I hate this.

We’ve got so many important things to ponder on this year’s first full day of spring, and you can find all that being reported elsewhere in this edition — not to mention pretty much everywhere else you turn. But let’s reason together. We can’t let this get totally out of hand.

We’re seeing plenty of things not to like about COVID-19, besides, of course, COVID-19 itself.

I hate this.

I’ve been thinking about the term “social distancing.” While I understand the need to keep separation between one another, I wish they had come up with a different term. To me, social occasions describe parties and other gatherings where people are enjoying themselves, like church socials. Following protocol by maintaining a minimum distance is contrived, and that’s hardly being social. What we don’t need during our self-imposed isolation is “social” distance in a broader sense. Even though we understand the intent, I consider “physical distancing” a more accurate term.

Fortunately, people have been socializing at a distance for generations. It happens whenever we communicate in indirect ways. Consider what happens when you post on a social media platform, write a letter, or make a phone call. There’s plenty of socialization happening there, and people are still keeping their physical distance, thank you very much.

Regardless of what I think, though, “social distancing” is the term we’re using. Yes, it’s nitpicking, but it’s what a writer does when he has time on his hands.

I hate this.

I have lots of company when it comes to reacting in baffling ways to the COVID-19 threat. Faced with a situation over which we have almost no control, folks go into pre-hurricane mode. Toilet paper was the first commodity to disappear. There was an ample supply 10 days ago. Then, shoppers started loading up TP as though it was firewood in a snowstorm. Hand sanitizer went next. I have yet to understand why canned beans were in demand. Did people believe that stores would close for weeks on end, and supplies would be unattainable? Our own panic made it reality, but it didn’t have to happen.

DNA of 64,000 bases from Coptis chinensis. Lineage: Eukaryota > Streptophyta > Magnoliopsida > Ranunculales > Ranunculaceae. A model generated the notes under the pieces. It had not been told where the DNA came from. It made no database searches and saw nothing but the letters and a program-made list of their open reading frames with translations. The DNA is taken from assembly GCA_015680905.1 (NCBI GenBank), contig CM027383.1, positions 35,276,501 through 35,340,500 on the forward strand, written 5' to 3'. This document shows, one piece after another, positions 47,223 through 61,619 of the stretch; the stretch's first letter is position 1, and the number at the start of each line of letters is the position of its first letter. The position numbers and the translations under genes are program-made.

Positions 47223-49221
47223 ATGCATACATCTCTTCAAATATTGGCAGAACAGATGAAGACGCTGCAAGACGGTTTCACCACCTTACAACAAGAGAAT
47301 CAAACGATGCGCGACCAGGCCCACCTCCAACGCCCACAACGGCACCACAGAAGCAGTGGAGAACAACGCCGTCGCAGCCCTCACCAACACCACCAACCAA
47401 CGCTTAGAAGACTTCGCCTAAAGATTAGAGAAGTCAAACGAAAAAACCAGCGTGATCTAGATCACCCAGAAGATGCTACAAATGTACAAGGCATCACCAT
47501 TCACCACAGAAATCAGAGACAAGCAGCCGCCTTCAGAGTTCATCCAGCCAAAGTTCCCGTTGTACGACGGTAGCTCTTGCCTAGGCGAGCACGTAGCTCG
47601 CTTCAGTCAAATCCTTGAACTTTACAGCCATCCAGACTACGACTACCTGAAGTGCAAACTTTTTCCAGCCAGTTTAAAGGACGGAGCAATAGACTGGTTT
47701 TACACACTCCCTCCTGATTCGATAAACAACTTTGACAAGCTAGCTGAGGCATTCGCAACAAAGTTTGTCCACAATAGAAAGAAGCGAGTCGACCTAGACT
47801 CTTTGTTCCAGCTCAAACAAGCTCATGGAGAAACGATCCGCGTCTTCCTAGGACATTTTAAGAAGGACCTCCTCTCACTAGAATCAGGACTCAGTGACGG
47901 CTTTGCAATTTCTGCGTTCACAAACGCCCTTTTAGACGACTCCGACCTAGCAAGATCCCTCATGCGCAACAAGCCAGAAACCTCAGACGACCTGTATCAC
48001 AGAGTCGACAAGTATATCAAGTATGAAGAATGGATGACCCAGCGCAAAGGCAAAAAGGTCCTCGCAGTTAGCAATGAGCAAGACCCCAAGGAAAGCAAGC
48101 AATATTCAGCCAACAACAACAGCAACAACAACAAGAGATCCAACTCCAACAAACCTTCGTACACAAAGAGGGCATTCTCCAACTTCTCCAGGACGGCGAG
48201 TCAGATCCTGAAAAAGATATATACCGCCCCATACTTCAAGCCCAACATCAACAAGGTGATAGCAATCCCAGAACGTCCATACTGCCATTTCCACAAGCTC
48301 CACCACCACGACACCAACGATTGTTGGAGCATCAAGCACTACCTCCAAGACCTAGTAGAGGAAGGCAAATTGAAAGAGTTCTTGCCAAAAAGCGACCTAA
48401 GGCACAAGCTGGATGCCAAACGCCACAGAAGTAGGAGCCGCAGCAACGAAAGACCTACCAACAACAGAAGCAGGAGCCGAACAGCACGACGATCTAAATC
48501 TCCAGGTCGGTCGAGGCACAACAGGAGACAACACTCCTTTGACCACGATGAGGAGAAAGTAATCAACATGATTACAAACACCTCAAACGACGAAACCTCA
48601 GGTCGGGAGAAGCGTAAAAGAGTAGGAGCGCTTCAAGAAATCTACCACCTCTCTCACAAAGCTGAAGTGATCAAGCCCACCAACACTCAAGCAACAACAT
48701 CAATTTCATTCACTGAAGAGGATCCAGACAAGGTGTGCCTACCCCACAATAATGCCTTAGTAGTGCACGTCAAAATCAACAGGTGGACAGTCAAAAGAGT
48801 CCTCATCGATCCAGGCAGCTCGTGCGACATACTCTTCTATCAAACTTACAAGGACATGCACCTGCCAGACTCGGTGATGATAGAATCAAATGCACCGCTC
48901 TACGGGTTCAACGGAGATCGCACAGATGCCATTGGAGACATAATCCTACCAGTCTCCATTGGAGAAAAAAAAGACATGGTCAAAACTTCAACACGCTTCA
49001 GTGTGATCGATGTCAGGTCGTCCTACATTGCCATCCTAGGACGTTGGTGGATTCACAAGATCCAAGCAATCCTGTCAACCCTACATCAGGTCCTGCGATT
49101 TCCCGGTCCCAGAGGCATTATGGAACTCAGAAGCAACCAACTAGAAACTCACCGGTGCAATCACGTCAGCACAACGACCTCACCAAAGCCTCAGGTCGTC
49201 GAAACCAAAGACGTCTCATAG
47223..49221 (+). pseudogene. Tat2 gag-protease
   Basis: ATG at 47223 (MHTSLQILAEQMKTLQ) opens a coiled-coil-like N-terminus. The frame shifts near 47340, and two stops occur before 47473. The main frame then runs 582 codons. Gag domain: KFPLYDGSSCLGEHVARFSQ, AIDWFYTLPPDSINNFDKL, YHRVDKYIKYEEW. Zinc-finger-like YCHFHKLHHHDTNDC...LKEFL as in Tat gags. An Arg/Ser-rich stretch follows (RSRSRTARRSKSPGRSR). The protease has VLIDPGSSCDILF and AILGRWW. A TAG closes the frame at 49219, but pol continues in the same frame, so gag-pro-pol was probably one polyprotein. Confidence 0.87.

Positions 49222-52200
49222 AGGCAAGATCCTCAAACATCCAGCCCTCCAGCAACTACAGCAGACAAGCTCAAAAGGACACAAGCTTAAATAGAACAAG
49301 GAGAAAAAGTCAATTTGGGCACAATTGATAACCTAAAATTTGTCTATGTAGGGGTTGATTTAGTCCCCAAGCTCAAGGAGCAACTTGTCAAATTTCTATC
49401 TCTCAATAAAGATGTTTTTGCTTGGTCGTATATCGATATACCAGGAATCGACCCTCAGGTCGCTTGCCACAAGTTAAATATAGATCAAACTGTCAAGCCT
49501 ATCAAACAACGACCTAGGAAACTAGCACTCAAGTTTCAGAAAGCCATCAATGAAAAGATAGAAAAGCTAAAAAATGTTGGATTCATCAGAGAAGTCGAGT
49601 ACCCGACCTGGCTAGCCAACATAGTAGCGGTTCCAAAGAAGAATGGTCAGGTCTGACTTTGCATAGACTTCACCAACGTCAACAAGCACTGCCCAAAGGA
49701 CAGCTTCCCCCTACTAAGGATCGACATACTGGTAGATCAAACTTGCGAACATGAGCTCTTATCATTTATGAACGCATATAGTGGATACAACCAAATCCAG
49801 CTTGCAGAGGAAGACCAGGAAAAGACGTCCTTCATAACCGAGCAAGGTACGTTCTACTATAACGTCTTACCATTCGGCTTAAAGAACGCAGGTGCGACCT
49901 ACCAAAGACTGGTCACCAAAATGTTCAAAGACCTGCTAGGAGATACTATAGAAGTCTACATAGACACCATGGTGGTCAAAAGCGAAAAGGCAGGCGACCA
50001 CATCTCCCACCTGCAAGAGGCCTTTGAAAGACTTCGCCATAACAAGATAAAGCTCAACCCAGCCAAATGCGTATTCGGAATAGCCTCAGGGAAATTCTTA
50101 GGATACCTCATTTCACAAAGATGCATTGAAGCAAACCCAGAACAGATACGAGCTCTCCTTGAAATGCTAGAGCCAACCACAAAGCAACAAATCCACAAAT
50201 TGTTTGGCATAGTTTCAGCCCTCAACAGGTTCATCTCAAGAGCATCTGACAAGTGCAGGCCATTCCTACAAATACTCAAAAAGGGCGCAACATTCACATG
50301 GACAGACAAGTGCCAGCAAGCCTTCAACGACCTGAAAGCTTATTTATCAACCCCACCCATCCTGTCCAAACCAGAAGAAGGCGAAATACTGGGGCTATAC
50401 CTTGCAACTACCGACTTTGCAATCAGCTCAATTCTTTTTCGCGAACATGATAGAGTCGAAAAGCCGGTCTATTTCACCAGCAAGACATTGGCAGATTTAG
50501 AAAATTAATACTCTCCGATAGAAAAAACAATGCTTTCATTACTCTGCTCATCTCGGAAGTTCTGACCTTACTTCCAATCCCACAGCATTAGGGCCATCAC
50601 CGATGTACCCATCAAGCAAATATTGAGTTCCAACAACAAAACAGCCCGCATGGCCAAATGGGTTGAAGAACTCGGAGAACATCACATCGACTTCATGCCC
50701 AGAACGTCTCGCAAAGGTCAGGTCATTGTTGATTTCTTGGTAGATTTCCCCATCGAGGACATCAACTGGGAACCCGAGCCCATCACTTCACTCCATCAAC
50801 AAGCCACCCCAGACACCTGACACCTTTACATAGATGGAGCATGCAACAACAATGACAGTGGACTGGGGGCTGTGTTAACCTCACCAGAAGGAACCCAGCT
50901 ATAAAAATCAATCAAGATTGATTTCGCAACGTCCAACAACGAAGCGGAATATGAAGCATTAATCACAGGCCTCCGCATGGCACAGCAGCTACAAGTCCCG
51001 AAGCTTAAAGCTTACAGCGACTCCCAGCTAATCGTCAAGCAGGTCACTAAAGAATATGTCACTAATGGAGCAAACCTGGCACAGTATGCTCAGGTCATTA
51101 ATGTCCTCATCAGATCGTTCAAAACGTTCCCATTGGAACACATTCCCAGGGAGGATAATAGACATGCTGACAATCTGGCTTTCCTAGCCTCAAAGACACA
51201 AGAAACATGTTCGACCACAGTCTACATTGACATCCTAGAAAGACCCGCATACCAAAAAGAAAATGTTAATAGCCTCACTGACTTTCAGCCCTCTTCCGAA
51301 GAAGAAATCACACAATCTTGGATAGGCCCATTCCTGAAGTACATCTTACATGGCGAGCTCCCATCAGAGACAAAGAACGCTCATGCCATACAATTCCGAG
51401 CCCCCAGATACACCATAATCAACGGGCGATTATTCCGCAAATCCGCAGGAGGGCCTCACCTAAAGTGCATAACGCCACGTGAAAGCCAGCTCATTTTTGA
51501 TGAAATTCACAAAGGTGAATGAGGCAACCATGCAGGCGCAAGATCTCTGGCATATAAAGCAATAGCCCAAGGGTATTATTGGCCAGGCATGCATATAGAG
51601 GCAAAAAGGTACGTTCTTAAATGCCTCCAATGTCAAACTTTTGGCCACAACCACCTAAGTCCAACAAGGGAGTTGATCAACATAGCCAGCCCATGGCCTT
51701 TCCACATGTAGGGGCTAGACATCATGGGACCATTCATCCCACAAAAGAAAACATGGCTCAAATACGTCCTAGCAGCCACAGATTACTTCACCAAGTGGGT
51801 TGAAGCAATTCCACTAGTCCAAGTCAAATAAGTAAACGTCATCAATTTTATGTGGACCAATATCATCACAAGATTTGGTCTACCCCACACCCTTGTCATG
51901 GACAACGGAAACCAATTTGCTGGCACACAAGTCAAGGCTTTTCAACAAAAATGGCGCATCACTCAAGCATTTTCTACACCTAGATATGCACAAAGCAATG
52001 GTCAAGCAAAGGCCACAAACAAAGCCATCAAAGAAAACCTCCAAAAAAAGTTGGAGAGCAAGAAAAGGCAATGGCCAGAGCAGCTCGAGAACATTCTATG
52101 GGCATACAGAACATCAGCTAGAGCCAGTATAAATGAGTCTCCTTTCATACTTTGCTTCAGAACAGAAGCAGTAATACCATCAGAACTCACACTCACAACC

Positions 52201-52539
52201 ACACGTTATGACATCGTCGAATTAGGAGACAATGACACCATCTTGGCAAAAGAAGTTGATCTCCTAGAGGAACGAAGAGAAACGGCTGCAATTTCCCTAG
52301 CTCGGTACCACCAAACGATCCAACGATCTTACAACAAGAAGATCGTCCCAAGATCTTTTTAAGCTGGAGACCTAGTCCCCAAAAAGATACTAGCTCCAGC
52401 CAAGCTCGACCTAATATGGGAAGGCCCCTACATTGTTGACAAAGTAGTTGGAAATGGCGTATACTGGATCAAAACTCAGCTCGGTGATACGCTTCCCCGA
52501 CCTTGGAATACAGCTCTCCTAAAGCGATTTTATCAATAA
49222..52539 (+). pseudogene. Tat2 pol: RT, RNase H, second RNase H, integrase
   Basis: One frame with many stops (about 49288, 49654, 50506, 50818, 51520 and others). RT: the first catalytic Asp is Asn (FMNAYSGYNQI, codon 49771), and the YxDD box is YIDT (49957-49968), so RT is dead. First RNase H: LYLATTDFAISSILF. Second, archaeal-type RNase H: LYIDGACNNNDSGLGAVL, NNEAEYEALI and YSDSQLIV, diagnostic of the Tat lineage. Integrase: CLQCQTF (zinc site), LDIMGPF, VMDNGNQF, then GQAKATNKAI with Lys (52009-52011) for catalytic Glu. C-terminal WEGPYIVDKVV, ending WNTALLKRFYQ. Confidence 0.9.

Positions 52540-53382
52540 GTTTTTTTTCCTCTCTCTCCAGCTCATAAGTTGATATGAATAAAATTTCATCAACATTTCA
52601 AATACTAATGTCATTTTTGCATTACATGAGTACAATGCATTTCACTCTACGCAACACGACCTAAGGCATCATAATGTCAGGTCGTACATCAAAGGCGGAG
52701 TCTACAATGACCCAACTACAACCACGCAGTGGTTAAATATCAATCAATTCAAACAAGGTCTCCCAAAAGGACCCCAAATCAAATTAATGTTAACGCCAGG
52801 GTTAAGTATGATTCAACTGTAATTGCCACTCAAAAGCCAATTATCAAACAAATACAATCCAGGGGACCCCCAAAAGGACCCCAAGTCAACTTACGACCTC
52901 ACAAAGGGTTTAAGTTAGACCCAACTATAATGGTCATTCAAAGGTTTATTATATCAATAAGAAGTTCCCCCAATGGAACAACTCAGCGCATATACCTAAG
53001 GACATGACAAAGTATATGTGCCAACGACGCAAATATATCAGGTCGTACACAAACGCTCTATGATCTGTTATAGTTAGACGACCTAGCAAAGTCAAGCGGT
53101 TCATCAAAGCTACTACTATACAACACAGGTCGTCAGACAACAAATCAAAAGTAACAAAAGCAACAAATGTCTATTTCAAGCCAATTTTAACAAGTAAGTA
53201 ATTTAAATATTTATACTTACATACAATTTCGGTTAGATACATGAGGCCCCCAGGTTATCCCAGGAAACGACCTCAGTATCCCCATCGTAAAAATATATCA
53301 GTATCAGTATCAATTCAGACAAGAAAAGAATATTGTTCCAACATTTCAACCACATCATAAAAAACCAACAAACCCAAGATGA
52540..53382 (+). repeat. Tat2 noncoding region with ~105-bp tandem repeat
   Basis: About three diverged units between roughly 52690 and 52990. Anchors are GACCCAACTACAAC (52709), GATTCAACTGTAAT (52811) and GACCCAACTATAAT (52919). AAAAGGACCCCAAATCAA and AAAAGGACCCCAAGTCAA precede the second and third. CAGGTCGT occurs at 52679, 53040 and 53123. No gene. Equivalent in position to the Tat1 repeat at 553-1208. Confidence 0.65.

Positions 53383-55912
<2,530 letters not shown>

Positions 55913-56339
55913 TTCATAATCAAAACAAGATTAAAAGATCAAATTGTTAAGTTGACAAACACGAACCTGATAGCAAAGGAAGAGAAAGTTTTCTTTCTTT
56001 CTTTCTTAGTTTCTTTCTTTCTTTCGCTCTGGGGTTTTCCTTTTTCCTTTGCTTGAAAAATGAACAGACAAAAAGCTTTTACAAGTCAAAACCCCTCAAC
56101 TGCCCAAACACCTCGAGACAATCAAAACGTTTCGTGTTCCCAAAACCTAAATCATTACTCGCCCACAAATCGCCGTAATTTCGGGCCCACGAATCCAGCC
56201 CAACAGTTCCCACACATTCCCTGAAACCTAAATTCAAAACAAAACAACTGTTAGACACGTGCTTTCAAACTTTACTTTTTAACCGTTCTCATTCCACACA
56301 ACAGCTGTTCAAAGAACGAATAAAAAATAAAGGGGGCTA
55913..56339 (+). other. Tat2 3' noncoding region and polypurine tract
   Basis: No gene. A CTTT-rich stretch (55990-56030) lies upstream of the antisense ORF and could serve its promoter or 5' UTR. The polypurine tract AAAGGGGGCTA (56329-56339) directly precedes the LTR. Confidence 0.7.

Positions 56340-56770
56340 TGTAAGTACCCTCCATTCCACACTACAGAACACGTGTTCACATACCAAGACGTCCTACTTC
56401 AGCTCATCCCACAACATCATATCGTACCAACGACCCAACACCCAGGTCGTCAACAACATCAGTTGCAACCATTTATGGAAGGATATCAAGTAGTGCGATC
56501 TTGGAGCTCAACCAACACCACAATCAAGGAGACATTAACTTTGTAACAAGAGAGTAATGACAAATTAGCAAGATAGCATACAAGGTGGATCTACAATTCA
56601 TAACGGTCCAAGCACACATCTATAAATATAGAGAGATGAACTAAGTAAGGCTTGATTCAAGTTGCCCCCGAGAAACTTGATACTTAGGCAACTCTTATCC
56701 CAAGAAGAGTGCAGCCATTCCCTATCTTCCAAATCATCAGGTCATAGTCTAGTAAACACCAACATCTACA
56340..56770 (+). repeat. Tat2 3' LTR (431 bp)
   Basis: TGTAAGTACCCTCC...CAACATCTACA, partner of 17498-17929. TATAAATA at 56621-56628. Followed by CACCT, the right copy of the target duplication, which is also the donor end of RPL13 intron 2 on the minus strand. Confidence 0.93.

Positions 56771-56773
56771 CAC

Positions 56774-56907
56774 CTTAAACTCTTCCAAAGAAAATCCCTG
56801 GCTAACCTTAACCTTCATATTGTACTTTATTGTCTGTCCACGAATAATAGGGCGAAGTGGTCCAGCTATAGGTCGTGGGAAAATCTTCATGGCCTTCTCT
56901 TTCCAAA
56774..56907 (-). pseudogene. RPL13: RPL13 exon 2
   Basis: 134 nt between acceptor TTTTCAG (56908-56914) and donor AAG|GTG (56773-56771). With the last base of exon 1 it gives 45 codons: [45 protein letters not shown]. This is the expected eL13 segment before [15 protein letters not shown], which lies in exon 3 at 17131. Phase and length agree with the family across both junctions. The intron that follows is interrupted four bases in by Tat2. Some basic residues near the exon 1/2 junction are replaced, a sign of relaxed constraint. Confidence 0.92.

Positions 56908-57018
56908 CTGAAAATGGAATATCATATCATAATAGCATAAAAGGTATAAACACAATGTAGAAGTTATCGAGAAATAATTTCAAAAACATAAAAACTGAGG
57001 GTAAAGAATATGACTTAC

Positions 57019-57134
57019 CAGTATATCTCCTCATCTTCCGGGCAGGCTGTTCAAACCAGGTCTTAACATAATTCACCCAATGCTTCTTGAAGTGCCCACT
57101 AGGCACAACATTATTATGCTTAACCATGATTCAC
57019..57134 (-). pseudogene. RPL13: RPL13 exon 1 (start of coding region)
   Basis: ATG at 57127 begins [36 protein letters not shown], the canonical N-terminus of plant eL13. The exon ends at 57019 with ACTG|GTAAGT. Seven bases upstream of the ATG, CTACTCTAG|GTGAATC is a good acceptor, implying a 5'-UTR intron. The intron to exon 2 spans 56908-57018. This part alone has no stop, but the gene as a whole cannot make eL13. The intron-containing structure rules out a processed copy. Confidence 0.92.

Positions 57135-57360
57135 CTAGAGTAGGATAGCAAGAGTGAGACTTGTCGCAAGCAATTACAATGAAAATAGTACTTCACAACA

I hate this.

When the possibility of the spread of a new virus began to emerge, the general public seemed unconcerned. Frankly, I was too. For some Americans, it was a culmination of the distrust of the national media that has unfairly sullied many quality journalists with the disdain that a very few famously biased pundits truly deserve. I like to think news consumers have a higher regard for their local newshounds, and I hope that’s not wrong. Regardless, public health professionals lost precious days when the general public first didn’t believe, and then didn’t heed, reports of growing danger. It’s human nature to try to be optimistic. It’s human nature to not believe drastic action today might avoid even more drastic action in days to come. More people will become sick, or die, because of our sluggishness.

I hate this.

Today, we are where we find ourselves. Generally convinced now that the early warnings were true after all, we’ll do what must be done. Chief among my fears is that what we’re doing is too little, too late. With options for entertainment, travel, shopping, and congregating eliminated, we’ll busy ourselves by pointing figures — sharing our conclusions about who’s to blame, what should have been done sooner, and why so many didn’t take it seriously enough. But even if some or most of that’s true, we can’t go back six weeks and change anything. It’s past time to pull together, setting aside political maneuvering and agendas.

I hate this.

Perhaps some people I know, and love, will become sick. Perhaps a few will die sooner than they should. I wonder if I’ll become a statistic. I wonder how we’ll be affected by periods of economic hardship, closed churches, and “social distancing,” and what permanent damage to society will occur. We’ll struggle and get through this, but so much is unknown.

I hate this.

 

Gene Deason is editor emeritus of the Brownwood Bulletin. His column appears on Fridays. He may be contacted at tgifcolumn@yahoo.com.